COLUMBIA, SC (FOX Carolina) - Representative Seth Rose (D - District 72), who sits on the committee trying to change asset seizure laws in South Carolina, says he believes there is abuse in the current state system
“Citizens are having money taken off of them,” Rose lamented. “And there may not even be the requisite nexus to criminal activity, but their money has been seized, and they don’t have the means or power to fight for that chunk of change back.”
He believes the current system incentivizes law-enforcement to seize money because they may ultimately get a portion, and sometimes money takes way too long to be returned...or never is.
“Obviously we have a lot of people that are doing things the right way," Rose clarified. “But we don’t have proper oversight over the funds."
The new proposed legislation committee heard testimony about today seeks to stop roadside asset seizures if you are pulled over altogether, and would stop seizures of money and assets if someone is not convicted of a crime.
“Over 55%, or roughly 55%, of the monies that are seized are under $1000," Rose explained.
The new law would also establish a threshold for seizures, and move cases involving them to criminal courts instead of civil. But Rose says he and other lawmakers want more; he is working on an amendment that says the people doing the seizing should have the burden of proof instead.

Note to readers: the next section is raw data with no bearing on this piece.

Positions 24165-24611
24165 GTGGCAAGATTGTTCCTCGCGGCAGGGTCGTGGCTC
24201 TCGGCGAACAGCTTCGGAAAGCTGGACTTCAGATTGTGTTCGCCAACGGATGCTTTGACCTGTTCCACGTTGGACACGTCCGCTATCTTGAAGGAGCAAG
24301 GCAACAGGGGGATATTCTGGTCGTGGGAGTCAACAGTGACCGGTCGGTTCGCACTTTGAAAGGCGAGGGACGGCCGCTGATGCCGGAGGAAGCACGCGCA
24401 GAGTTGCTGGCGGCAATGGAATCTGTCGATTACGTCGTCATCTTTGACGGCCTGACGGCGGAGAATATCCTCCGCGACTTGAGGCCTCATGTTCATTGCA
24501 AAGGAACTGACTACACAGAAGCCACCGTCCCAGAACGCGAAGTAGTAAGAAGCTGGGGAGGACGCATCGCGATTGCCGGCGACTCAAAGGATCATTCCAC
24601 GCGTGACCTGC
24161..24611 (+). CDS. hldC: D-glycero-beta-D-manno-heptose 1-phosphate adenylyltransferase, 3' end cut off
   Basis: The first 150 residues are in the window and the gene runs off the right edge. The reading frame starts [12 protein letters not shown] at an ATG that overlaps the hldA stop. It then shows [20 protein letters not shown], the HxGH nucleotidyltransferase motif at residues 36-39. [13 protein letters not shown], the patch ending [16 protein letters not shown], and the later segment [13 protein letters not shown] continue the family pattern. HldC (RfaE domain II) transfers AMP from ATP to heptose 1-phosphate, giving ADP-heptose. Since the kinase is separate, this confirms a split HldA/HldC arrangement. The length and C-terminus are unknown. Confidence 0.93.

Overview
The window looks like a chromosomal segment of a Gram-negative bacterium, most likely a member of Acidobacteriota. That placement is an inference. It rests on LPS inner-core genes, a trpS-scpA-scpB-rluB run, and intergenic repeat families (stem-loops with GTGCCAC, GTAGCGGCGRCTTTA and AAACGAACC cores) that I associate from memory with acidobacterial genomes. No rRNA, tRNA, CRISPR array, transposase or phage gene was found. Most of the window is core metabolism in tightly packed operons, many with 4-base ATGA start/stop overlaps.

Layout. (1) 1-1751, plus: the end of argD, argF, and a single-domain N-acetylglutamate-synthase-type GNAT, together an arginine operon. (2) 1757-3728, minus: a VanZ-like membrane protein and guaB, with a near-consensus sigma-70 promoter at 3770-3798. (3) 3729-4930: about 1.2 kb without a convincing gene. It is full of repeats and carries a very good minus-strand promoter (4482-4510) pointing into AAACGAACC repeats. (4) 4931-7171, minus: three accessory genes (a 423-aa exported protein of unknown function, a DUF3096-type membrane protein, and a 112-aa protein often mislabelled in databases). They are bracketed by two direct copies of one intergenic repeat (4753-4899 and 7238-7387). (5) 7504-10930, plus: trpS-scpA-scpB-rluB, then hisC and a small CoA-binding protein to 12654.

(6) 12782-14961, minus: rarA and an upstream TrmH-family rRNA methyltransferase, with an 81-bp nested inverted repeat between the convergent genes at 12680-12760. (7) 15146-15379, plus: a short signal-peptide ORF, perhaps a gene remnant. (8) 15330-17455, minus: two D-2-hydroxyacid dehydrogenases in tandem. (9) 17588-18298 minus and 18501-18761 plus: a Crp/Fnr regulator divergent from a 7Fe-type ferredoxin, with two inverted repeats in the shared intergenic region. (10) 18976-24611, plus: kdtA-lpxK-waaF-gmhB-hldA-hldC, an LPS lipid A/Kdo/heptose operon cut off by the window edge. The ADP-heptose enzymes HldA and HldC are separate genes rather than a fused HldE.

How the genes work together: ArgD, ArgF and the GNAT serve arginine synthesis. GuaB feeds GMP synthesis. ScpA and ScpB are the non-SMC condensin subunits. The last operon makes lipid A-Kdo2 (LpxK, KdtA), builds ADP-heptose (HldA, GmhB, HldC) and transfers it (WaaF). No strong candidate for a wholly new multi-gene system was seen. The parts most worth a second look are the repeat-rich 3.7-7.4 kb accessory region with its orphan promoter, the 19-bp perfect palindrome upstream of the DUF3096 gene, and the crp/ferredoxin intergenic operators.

“If money is taken off you or one of your viewers, I think law-enforcement should hold the burden to say why they took it, and that it is tied to some sort of criminal activity," he said.
He also believes that if someone is convicted of a crime, money and assets seized should be moved somewhere other than the police department.
“I think that funds should ultimately go back to the local governments for which these officers work – their general fund," Rose said.
FOX Carolina did reach out to both Greenville and Spartanburg County sheriff's officers to see what they thought of the proposed changes, and whether law-enforcement officials believe new assets seizure laws could impact their ability to do their jobs in any way. So far, they have made no comment.
No vote on the bill was made today; more debate will be heard--and new amendments possibly introduced--in the coming days.